Cutting to the chase:
Yes, you read that right.
Thanks to Obamacare, I am eligible for a health insurance plan with a $.03 (that's 3 cents) per month premium, with a $500 deductible/$750 annual maximum out-of-pocket payment.
Obamacare isn't perfect, but I can report from the front lines that it is in fact working. It is going to improve the lives of millions of people - and save the lives of many more.
My Obamacare enrollment story:
I'm a starving graduate student student, and am just a bit too old to be allowed on my parents plan. Although I do work part time, I am not eligible for employer provided insurance. Consequently I am in the individual health insurance market, and for the last year have been enrolled in a junk catastrophic insurance program with a $6000 deductible.
I am young and in good health. But you never know what can happen in life. And if, over the past year, I had gotten seriously ill or in a serious accident, I would have been in trouble. Not in as serious trouble as many others who do not have insurance at all, but still in pretty bad trouble... Come to think of it, if I am not quite out of the woods yet. If I get in a serious car accident or something like that over the next 31 days, I will still be in trouble... I guess had better drive safely...
So on October 1st, when the Obamacare exchanges first opened, I tried to make an account right away at healthcare.gov, and ran into the same sorts of problems that everyone else did.
Over the past couple of weeks, I periodically tried a few times again, made a few additionally accounts, got further through the process, but ran into additional errors at later stages. So I decided to wait a bit until the website was fixed.
On Saturday morning I tried again. Saturday was (drumroll) November 30th: the magical-fairy-deadline-day on which the site has to work, or else Obama's presidency will forever be a complete and unmitigated failure, according to our pundit overlords. After all, getting Bin Laden was unimportant child's play, which is why Dubya never bothered to do it. So, here's what happened when I went to the website on Saturday morning.
In the enrollment process, you have to verify your identity through a private credit rating agency (Experian). Because I am a young person without much credit history, I don't have ... much credit history. That meant I could not initially verify my identity on the healthcare.gov website. So I had to call Experian, and after 5 to 10 minutes on the phone my identity was verified, and poof, I could go forward with my application.
After that I had to enter in in a bit more information and estimate my income for 2014, which the website needed to evaluate my eligibility:
In addition, because I am a starving grad student, I qualify for a plan with "lower copayments, coinsurance, and deductibles." What that means is that I am eligible for "Cost-sharing reduction plans", which are a special type of silver plan. A standard silver plan covers
70% of the average costs of healthcare, but because I am a starving grad student, my "Cost-sharing reduction" silver plans cover 94% of the average costs of healthcare. This essentially converts a silver plan to the equivalent of a platinum plan.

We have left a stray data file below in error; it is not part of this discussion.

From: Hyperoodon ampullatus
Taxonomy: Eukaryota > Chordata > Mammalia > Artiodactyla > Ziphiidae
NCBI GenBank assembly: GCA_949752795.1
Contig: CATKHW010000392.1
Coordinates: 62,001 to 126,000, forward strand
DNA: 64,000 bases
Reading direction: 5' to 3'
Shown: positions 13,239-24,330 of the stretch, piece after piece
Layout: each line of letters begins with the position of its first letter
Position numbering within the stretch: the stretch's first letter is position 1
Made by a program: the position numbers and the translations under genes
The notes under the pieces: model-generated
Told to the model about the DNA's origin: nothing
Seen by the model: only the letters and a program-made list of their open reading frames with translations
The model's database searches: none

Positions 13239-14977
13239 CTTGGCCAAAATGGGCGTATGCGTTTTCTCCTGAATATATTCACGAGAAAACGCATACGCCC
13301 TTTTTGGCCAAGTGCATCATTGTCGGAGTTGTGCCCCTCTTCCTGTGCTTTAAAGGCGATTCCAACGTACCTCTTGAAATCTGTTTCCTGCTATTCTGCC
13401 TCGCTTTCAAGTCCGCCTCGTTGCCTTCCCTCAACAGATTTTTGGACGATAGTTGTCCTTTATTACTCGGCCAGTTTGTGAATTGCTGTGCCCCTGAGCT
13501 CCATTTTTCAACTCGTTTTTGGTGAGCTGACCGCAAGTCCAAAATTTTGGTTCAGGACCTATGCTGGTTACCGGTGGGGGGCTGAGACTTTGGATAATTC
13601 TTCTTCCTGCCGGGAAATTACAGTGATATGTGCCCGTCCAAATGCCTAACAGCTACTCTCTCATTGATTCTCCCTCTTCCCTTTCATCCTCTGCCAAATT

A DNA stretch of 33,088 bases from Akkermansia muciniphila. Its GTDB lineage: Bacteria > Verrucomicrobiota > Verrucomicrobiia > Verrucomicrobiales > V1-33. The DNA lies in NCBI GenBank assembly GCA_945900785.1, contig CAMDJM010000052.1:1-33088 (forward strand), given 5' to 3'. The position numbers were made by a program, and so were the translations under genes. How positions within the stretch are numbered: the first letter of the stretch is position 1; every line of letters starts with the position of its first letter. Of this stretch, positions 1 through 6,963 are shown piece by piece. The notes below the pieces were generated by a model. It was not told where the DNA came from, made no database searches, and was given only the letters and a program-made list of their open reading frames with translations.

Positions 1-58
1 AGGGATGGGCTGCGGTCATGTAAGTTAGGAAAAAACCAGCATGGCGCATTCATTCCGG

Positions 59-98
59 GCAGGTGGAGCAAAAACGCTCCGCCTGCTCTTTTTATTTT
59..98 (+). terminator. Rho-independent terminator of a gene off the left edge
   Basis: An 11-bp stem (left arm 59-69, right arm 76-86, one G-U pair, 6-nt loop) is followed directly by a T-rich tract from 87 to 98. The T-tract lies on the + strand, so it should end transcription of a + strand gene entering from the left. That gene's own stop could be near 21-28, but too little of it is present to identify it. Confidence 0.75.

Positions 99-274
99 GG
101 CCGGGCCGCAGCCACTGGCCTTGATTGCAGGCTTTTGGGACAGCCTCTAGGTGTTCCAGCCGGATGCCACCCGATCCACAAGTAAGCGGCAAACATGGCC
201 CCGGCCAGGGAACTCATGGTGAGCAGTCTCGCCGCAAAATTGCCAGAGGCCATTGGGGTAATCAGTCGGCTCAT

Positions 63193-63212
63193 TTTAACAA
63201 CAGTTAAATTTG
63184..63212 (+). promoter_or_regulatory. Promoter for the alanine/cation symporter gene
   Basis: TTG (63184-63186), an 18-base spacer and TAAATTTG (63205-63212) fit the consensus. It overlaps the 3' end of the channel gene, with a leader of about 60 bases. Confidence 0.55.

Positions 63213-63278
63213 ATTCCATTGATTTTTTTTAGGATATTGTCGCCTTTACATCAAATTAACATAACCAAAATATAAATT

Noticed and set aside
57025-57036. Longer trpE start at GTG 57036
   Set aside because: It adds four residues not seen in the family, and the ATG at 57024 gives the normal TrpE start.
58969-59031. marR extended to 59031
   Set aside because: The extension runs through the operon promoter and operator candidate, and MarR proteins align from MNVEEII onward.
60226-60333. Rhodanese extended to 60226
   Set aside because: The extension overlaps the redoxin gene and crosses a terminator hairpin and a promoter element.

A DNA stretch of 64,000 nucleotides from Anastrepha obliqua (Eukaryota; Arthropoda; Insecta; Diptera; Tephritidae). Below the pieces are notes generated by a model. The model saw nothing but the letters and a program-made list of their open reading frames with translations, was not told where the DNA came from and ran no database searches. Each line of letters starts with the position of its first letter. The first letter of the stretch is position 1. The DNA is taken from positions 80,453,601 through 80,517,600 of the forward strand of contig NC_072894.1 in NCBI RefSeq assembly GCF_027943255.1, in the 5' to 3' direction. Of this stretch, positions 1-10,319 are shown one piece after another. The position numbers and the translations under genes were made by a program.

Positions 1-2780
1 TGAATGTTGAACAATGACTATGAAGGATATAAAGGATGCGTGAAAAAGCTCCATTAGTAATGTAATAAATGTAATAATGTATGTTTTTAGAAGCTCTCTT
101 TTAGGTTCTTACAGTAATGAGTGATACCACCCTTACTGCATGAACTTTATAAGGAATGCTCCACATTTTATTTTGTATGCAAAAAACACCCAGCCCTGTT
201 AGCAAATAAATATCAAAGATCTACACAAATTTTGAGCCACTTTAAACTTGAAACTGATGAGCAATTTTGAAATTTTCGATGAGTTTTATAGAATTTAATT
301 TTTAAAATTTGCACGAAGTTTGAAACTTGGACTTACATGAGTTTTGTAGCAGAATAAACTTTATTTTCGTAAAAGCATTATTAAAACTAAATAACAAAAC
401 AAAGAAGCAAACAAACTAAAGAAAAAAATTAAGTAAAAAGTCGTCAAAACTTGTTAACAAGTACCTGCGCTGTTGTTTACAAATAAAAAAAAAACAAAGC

So if I do get sick over the next year, I will genuinely be able to afford it, which would not really be the case if I had a multi-thousand dollar deductible, like my current catastrophic plan.
However, if my income were a bit lower, I would not be eligible for health insurance on the exchanges at all. People with incomes below 100% of the poverty level were supposed to be included in the Medicaid expansion. But unfortunately, thanks to the Supreme Court and many Republican governors/legislators across the country, who decided not to expand Medicaid in red states, millions of people will not be able to get the health care that they need, simply because they are too poor and live in the wrong states. And in fact, if earn even $1K less than anticipated in 2014, I will lose my Obamacare subsidies. So nothing had better go wrong. [EDIT --- thanks to the comment from guyeda, you don't lose subsidies in that situation, at least for 2014. But I'm not sure if it effects your eligibility for future subsidies. In the signup process you have to agree that the IRS can look at 5 years worth of taxes, presumably to see whether or not your estimated income matches your actual income.]
With my eligibility confirmed, I was ready to select an actual plan. I already knew basically what was available and basically what plan I was going to pick, because I had done a bit of research over the past month or two. Two really useful websites I found are Value Penguin and The Health Sherpa, which both have good estimators of the costs of Obamacare plans. They have pretty accurate estimates of premium subsidies (mine were off by about $10). But keep in mind that neither includes the Cost-sharing reduction plans, so if you are eligible for those that will substantially reduce your deductible/coinsurance/copays/out-of-pocket maximum. So if you are still having any trouble with healthcare.gov, you can look at those sites in the meantime to see what is available and to get a rough idea of what it might cost you.